byChristopher S. Pineo
The Mayor of Salemata, Senegal, explains how to prevent Ebola from spreading during a community education meeting. Francisco Perez, a Catholic Relief Services worker with local ties spoke about CRS's efforts to support public education efforts across West Africa so the deadly Ebola outbreak can be contained. Pilot photo/courtesy CRS
BRAINTREE -- A Catholic Relief Services worker who studied in Boston spoke of the impact of the growing Ebola outbreak he saw in West Africa and the work the agency is doing to help stem the spread of the disease.
Now back in the United States, Francisco Perez had worked as CRS program manager in Guinea, Liberia and Sierra Leone until the relief agency pulled him out from Sierra Leone as non-essential personnel in August.
"I left about a month ago, once the situation became too difficult. Especially since I often work remotely, they asked me to just go somewhere where I can be safe," he told The Pilot, Sept. 9.
"I did not want to leave my friends and colleagues, but I also understood the gravity of the situation, especially since the one thing that people don't quite understand is that Ebola is a serious problem, but it's also really impacting the health systems -- the already fragile health systems in these countries -- which are now on the verge of collapse, essentially," he said.
Perez had been living in Freetown for about a year, traveling from the capital of Sierra Leone to the capital of Liberia in Monrovia and Conakry, the capital of Guinea.
"I sort of saw the epidemic unfold until it reached a crisis point with declaration of national states of emergency in Sierra Leone and Liberia," he said.
Largely responsible for writing grants at CRS, in recent years his work involved helping create awareness programs on disease prevention and healthcare practices.
With the Ebola outbreak pushing the death toll over 1,000 according to CRS, the current push by the organization aims to create awareness and debunk urban legends and false information surrounding the crisis.
Perez gave a bird's-eye view of the initiatives.
"Part of the work that we are doing is spreading information. We have an information and education campaigns trying to explain to people how the virus is transmitted," he said.
Ebola is spread by direct contact with bodily fluids and although it has no cure, the disease is survivable with treatment. CRS advises that family members and those close to infected individuals, those washing bodies and conducting burials, and health workers are at highest risk of infection.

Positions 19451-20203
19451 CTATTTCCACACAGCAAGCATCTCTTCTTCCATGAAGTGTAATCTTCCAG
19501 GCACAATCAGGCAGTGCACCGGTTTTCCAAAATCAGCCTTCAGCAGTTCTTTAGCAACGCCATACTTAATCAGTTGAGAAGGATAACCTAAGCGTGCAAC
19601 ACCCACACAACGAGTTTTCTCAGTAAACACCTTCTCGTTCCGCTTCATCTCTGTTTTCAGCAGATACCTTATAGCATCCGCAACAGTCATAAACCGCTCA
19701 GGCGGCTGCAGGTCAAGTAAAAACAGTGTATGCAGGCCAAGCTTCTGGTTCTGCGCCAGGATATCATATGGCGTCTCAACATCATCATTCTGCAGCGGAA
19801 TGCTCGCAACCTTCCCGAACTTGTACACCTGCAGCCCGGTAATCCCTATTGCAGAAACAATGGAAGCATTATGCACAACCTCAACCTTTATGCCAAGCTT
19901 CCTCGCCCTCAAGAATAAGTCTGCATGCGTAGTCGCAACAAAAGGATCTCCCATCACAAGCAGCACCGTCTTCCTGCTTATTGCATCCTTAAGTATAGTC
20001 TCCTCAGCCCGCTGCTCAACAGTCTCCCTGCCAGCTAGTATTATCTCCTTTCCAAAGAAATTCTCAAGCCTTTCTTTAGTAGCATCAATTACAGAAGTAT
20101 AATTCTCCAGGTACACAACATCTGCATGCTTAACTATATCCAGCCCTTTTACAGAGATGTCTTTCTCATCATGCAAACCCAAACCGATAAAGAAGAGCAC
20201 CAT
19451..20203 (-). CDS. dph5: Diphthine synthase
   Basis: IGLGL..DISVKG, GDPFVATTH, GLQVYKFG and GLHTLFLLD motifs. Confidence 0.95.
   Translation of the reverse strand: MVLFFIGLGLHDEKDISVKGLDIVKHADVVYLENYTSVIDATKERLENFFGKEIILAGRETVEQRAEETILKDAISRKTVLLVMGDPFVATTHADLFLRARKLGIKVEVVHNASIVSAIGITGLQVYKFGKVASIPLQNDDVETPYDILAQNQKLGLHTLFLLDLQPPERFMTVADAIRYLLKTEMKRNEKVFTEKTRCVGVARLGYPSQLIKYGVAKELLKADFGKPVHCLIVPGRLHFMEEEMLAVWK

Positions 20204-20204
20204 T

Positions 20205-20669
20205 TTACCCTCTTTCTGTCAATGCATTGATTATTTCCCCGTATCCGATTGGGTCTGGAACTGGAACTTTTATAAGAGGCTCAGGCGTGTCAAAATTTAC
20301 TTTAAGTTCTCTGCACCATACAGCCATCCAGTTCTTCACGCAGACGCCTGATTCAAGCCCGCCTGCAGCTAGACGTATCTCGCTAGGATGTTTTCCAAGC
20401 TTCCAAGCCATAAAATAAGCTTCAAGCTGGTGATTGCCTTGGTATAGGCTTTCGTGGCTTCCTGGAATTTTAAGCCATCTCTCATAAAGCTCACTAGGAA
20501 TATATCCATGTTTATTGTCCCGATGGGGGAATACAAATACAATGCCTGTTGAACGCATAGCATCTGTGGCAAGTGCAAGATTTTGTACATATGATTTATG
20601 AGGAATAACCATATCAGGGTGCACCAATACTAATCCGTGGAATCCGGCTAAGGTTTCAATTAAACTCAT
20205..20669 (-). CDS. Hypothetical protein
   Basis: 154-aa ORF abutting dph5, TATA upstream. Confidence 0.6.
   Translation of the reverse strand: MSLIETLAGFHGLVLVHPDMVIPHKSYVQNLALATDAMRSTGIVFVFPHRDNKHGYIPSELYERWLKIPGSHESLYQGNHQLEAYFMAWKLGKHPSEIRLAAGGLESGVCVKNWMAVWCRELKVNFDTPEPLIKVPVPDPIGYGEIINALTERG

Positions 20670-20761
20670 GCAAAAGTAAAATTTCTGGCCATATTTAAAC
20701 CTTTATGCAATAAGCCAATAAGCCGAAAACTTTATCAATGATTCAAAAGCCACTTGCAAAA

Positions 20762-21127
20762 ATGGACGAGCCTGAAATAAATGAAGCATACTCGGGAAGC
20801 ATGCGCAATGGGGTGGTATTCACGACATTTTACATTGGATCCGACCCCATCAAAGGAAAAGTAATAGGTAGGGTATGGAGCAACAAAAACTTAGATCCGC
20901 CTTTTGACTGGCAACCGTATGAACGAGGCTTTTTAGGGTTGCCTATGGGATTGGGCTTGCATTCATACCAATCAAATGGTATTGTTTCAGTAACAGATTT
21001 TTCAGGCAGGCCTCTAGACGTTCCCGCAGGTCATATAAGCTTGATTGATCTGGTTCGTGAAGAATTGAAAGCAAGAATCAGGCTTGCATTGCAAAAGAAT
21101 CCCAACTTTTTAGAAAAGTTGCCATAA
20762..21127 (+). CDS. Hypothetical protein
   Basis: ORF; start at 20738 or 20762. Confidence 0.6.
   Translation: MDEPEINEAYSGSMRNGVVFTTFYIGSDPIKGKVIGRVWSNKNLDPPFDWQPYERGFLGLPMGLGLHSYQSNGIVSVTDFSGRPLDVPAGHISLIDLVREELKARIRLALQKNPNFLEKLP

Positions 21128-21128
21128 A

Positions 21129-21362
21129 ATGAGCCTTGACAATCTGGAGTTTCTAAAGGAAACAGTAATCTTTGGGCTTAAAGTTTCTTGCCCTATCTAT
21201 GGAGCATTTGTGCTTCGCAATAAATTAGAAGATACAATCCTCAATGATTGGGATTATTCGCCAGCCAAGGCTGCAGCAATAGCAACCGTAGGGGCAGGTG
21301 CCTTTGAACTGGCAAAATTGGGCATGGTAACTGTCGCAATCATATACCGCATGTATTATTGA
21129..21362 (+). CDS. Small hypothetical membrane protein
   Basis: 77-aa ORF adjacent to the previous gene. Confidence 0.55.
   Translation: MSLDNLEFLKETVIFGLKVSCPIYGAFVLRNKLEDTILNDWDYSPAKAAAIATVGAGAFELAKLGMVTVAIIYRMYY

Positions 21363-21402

Perez said the outbreak would not likely spread in developed nations like the United States, but the region does face large scale consequences as the crisis deepens.
Much of the work CRS had done in the region has involved informational and educational campaigns directed at community healthcare workers in an already overtaxed healthcare infrastructure.
"We have created this entire system where we train community health workers -- not just CRS but a large number of partners including CRS -- to go out and perform rapid diagnostic tests for Malaria and then provide appropriate treatment. We can't, in good faith, now ask people to go out and do blood tests. That would be putting them at risk," he said.
Perez said the impact the system resulting from the Ebola outbreak could cause deaths and suffering beyond the direct impacts of the disease.
"So, we now have to count all of those children, all of those adults that will die of Malaria and other diseases because of the impact of Ebola on the health system, on, you know, transportation, on politics, on society, so I feel like the impact is much larger than what we're focusing on, and that should add a sense of urgency," he said.
A New York City native, Perez grew up as one of five children in a Catholic family that attended Church of the Ascension in New York City.
Grounded in the ideals of Christian living and supported by his family's hard work, he was able to attend Harvard. He went on to earn a master's degree in international and public affairs at Princeton, and later received a fellowship that gave him international experience. At CRS, he said he found a place to apply the skills he picked up in his education and uphold the values he learned as a young person.
"We're based on Catholic social teaching and we work with Church partners. So, right now one of our big pillars of our effort is to support the Catholic health facilities. These are institutions that are based in these communities that are rooted in these communities, and it means that we are not just working for these people. We are working with our Catholic brothers and sisters throughout West Africa," he said.
He said the people of the region evoked particular empathy from him, and he saw the region as a specific point of opportunity for him to strive to make a difference on behalf of the poor and marginalized.
"When we talk about a preferential option for the poor, this is what we're talking about. I know very well that if this Ebola outbreak had happened in London or New York, we wouldn't have had thousands of deaths," he said.
Intent on returning to the front lines as soon as possible, he said the support of his family and his faith provided him with the opportunity and responsibility to do good in the world, even in the face of such a crisis.
"I feel fortunate to have had the option of what to do with my career and not just doing whatever I could to make ends meet, and therefore, I feel like if you have a choice then you also have a responsibility. As a Catholic, as someone who believes that salvation is through faith and good works, those good works are important. You have to be able to show God and yourself that commitment, that you are really serious about doing something for someone else and doing it in a way that's not about feeding your own ego, but truly in the spirit of service," Perez said.